What Have the Democracies Brought You?
In Wartime, Phosphorous and Fire.
After the War, Hunger, Humiliation and Oppression;
The Dismantling of the Factories;
The Destruction of the Forests;
And Now – the Ruhr Statute!
However, “Slavery is to Last but a Short Time More.”
Our Fuehrer is Alive
And Will Soon Come Back with Power Unheard of.
Resist our Persecutors!
Hope and Wait!
By the mid-1950s, however, she had come to grips with the realization that Hitler had indeed perished in Berlin years earlier.
If there was even a one percent of one percent chance that the Fuehrer had escaped Berlin alive, he would have been the subject of a worldwide manhunt, the likes of which had never been seen. News of his survival would have been the lead story on the front page of every newspaper, not relegated to page 57 of True Crime magazine.
Stormfront member @lord flints volunteer, who is not a National-Socialist, correctly notes:
America, Israel etc., would have moved heaven and earth to put him on trial.
If he had escaped they would have caught him.
Imagine the reward for information on his whereabouts that would have been up for someone to claim.
I am not a Hitler supporter but I don’t think the NS people do themselves any favours when they push some of their more imaginative theories about history.
Actually, it is not uncommon for survival myths to arise about famous public figures. The following have also had survival myths appended to their real-life biographies:
• Elvis Presley
• John Fitzgerald Kennedy
• Jesse James
• Che Guevera
• Jim Morrison
But like Adolf Hitler, they, too, all died in the manner widely reported, confounding the conspiriologists.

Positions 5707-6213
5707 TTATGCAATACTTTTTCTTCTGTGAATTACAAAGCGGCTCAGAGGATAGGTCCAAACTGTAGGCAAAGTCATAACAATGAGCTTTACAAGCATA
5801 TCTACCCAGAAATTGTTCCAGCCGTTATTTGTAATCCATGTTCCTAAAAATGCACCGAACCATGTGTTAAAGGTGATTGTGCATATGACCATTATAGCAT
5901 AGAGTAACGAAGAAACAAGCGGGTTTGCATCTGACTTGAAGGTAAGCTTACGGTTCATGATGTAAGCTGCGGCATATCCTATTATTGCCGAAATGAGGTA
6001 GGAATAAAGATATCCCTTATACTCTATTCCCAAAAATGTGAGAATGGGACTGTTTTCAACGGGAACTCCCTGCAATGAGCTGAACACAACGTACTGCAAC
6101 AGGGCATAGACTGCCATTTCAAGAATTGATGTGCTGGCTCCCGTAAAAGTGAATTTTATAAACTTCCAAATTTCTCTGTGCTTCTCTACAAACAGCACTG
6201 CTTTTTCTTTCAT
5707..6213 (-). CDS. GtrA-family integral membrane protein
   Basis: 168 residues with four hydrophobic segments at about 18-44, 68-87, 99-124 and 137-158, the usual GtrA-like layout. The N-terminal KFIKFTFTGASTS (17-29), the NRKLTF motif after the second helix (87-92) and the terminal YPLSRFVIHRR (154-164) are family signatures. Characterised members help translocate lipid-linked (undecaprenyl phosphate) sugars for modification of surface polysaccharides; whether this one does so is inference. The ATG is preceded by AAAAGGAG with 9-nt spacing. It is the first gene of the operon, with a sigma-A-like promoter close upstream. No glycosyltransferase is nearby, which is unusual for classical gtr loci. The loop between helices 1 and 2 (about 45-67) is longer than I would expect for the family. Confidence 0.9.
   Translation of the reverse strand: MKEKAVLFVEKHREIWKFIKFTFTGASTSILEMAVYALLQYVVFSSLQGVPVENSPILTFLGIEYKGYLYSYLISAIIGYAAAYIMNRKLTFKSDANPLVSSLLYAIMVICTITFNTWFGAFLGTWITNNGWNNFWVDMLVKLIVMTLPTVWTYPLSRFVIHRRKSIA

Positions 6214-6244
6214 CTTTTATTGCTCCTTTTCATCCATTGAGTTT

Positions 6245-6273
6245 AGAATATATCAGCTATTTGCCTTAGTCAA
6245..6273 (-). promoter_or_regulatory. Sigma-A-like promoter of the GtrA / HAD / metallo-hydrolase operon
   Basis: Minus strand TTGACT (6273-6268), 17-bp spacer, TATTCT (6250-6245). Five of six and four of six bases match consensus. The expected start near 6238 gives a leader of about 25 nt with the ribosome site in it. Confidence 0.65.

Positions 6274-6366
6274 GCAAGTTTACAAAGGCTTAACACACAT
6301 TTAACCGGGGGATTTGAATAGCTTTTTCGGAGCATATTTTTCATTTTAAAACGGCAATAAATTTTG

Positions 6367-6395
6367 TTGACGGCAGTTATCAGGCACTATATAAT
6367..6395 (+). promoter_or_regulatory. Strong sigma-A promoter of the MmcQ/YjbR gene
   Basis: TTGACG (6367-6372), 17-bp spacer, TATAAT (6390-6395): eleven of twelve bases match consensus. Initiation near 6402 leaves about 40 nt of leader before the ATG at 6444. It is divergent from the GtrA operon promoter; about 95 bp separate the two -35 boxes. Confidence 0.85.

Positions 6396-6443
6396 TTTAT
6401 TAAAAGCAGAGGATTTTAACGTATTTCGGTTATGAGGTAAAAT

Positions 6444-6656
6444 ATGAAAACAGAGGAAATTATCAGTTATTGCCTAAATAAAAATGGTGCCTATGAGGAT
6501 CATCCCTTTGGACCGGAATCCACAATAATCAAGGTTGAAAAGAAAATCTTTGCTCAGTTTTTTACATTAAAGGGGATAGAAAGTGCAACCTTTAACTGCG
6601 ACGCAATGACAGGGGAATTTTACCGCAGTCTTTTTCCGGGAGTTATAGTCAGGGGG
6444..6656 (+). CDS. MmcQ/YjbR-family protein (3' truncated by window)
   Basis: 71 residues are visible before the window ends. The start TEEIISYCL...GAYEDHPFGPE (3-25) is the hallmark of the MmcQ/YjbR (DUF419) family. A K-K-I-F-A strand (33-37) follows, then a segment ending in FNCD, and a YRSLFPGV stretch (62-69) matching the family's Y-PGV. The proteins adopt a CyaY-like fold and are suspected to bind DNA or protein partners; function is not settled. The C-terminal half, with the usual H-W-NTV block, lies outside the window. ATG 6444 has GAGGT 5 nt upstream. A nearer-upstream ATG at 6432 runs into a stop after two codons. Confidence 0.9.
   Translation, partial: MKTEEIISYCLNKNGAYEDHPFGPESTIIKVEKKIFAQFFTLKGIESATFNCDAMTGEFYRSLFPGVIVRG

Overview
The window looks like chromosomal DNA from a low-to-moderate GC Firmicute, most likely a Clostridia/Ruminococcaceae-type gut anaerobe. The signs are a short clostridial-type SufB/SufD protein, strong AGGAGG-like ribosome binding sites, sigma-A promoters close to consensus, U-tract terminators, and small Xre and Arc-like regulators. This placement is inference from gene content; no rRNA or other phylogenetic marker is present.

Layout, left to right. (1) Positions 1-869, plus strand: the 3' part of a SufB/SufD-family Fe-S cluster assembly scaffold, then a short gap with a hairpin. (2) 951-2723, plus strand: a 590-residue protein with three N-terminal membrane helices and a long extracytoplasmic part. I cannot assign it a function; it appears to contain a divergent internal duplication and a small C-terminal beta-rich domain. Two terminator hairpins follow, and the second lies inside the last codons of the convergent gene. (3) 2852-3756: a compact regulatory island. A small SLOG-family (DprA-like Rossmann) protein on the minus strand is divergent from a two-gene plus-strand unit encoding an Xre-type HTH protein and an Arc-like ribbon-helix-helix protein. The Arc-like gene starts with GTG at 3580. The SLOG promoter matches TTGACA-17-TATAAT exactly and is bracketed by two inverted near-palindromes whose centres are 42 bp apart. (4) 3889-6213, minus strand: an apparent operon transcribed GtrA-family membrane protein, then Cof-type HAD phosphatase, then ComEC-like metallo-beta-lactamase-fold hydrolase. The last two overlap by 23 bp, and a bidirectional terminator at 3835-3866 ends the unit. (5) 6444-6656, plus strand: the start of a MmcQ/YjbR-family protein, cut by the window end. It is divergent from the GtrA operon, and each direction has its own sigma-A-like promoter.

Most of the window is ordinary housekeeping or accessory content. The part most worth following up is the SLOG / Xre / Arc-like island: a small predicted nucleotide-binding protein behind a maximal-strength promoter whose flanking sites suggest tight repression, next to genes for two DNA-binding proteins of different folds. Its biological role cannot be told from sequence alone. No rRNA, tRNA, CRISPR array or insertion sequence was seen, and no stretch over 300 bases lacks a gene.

IV. The World Union of National Socialists Investigation
By the mid-1950s, no National-Socialist seriously believed that Hitler was still alive. Nevertheless, rumors to this effect continued to circulate in conspiritological circles.
By the 1970s, the US-based World Union of National Socialists had emerged as the foremost international NS formation. In 1975, because the issue of Hitler’s alleged survival was one of such fundamental importance, the World Union decided to launch its own investigation to settle the matter to its satisfaction once and for all.
A commission of World Union officers visited Germany, where they spoke to as many survivors from the Bunker whom they could locate. The commission was led by World Union Commander Matt Koehl, and included the Danish NS leader Povl Riis-Knudsen, whose father had been an officer in the Waffen-SS.
Among those to whom they spoke were Hitler Youth leader Arthur Axmann; Hitler’s personal pilot, Hanna Reitsch; Otto Guensche; and Heniz Linge. (It should be noted that is some variants of the survival myth, Reitsch was said to have flown Hitler to safety.)
Everyone interviewed by the WUNS commission said the same thing: Hitler ended his mortal life in the Bunker. Some 31 years after the event, there was no reason for any of them to conceal the truth, even if there had been a cover-up in 1945.
V. But His Spirit Lives On!
No, as tragic and heartbreaking as it may be, Adolf Hitler perished at his own hand beneath the burning rubble of Berlin.
But although his body perished on that black April afternoon, his memory and his will continue to live on in the hearts and minds of his followers everywhere. As long a single National-Socialist remains on the face of the Earth, Adolf Hitler will live on in spirit!
SOURCE: The Myth of Hitler’s Survival: It Is Long Past Time to Put this Rumor to Bed!
by James Harting, 2014